Physical Structure (layers) continued… The upper 500 meters of the ice caps are equivalent to approximately 1 million years old as dated by the model. The model also stated that 0.55mm of ice and dust accumulate each year on average. This data helps prove that Mars’ climate history is over 1 million years old.
Chemical Composition Due to the fact that Mars is a terrestrial planet it up of metallic iron and nickel which is surrounded by a silicate mantle which is less dense then the rest of the silicates with Mars. All of this is surrounded my Mars’ crust. The oxidation of iron on the planet’s surface or the creation of iron oxide commonly referred to as rust gives Mars’ its red colouring. Although Mars’ true colour is more of a golden brown, the red dust is mainly in the atmosphere making it seem like the planet is red from a distance. is very similar to Earth as it contains silicates which are minerals that contain oxygen and silicon, as well as metals and other elements typically made of rock. Also like Earth, Mars has a central core made
Chemical Composition continued… Based on found data, scientists have concluded that the most abundant chemical element in Mars’ crust, besides silicon and oxygen, is iron, magnesium, aluminum, calcium and potassium.
The elements titanium, chromium, manganese, sulfur, phosphorus, sodium and chlorine are also found on Mars, they are however less abundant. On Mars hydrogen can be found in ice and other hydrated minerals, carbon is in carbon dioxide in the atmosphere and also as dry ice at the planet’s poles. Molecular nitrogen makes up 2.7 percent of the atmosphere and though it seems there is no organic compounds on Mars there are traces of methane in the atmosphere. Mars is also very different than the Earth due to its mantle being twice as rich in iron, its core being more rich sulphur and Mars’ mantle is richer in potassium and phosphorus. The Earth’s crust also contains a smaller percentage of volatile elements like sulphur and chlorine than Mars does. Chemical Composition continued…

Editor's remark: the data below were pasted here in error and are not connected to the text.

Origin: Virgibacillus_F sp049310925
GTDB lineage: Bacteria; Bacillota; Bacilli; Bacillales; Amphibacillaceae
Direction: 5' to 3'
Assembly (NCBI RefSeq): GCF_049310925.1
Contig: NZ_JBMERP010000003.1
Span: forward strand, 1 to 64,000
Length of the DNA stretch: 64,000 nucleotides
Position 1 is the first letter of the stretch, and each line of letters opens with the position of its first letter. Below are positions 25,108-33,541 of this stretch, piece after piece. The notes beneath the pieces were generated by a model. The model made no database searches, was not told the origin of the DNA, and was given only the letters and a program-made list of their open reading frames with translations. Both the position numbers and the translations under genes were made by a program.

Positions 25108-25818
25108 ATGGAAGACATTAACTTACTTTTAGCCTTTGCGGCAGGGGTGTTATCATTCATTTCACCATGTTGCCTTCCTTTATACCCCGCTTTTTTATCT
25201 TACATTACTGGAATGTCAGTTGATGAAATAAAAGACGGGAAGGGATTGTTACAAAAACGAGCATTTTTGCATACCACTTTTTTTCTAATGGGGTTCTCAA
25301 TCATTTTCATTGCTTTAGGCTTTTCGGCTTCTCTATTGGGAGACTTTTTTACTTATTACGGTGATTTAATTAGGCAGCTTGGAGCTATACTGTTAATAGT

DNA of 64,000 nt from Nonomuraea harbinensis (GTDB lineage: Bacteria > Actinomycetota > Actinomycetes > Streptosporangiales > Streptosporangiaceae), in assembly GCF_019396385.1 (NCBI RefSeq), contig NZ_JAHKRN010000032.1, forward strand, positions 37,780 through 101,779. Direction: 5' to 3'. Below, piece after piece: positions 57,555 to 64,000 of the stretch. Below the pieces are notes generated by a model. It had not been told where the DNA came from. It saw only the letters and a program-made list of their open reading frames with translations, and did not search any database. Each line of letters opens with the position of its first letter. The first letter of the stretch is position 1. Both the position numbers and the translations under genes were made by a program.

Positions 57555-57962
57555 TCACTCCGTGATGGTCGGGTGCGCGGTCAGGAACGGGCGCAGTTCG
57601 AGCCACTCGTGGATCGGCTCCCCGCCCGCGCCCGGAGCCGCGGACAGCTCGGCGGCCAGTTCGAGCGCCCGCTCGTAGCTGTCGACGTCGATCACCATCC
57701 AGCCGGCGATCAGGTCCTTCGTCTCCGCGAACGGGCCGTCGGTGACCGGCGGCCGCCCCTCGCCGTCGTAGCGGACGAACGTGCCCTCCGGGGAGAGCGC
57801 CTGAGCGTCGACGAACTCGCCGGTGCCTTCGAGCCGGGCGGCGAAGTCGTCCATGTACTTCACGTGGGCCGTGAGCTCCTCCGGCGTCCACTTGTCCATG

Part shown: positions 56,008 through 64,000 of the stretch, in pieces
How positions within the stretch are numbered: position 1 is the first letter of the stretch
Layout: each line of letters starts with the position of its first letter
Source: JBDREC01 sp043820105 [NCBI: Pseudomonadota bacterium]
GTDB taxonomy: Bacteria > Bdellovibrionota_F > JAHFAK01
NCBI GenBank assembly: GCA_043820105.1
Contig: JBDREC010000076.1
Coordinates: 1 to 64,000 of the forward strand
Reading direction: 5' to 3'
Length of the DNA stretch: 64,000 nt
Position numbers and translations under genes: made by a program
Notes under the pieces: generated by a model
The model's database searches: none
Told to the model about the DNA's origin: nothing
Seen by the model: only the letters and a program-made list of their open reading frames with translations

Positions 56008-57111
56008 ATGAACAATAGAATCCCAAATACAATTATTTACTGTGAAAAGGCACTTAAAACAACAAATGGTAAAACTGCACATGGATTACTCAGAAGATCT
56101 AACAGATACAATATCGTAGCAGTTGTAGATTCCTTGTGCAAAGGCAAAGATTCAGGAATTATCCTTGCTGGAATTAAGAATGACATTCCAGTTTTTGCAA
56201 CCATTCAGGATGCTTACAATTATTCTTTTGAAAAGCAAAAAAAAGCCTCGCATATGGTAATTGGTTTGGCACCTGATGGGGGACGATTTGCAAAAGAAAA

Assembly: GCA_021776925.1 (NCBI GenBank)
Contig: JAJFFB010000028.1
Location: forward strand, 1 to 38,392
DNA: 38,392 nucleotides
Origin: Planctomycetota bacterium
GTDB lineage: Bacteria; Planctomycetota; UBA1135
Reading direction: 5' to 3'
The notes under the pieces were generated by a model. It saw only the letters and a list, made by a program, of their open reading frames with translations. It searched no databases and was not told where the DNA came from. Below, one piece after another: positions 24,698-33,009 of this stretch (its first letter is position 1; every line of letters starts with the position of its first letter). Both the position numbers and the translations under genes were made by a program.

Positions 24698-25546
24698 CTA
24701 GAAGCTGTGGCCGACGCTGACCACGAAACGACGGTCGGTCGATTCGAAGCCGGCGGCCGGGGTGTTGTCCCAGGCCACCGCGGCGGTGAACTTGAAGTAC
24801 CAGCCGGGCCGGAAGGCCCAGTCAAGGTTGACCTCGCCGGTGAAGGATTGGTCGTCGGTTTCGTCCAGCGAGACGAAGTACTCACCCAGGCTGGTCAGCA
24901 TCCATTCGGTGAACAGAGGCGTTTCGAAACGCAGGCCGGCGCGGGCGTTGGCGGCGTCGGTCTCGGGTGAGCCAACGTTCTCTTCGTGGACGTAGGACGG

Mars, unlike Earth, has no plate tectonics as well as wind and rain which all cause erosion, because of this there are no environmental forces to erode away the impact craters that are dotted around Mars’ surface. Also due to the lack of plate tectonics the planet’s volcanoes would be able to erupt for millions of years without stopping and that the same rapture could stay open and continue to force magma to the surface until there was no more pressure to do so. The largest mountain in the solar system, Olympus Mons, is located on Mars; it formed due to the massive amount of erupted magma hardening on the planet’s surface. There is also a volcano on Mars called Pavonis Mons which was discovered by accident. It is in a chain of volcanoes known as the Tharsis Montes. The cavern within the volcano is an estimated 20 meters deep. Surface Conditions
Even though Mars is thought to not to have any plate tectonics, some believe that due to the fact that the three main volcanoes are in a straight line, it could be a result of plate motion. This may prove that Mars may indeed have plate tectonics. Surface Conditions continued…
Questions 1.What is the name of the largest mountain in the Solar System? Olympus Mons 2.Mars’ core is made up of metallic iron and nickel. True or False? True 3. Mars looks red due to: a) the chemical pigments in the soil b) red dust in the atmosphere c) the surface temperature reacting with the planets composition (C)
Questions 4. Phobos is the smaller of the two Martian moons. True or False. False 5. Who hypothesized that mars was in fact a planet? a.) Tycho Brahe b.) Nicolaus Copernicus c.) Giovanni Schiaparelli (B)
Questions 6.) Silicates, like those found on Mars contain: a.) Iron and Oxygen b.) Carbon and Magnesium c.)Oxygen and Silicon d.) Silicon and Iron 7. What could the chain of volcanoes on Mars being in a straight line prove? 8. What is located at Mars’ poles and why?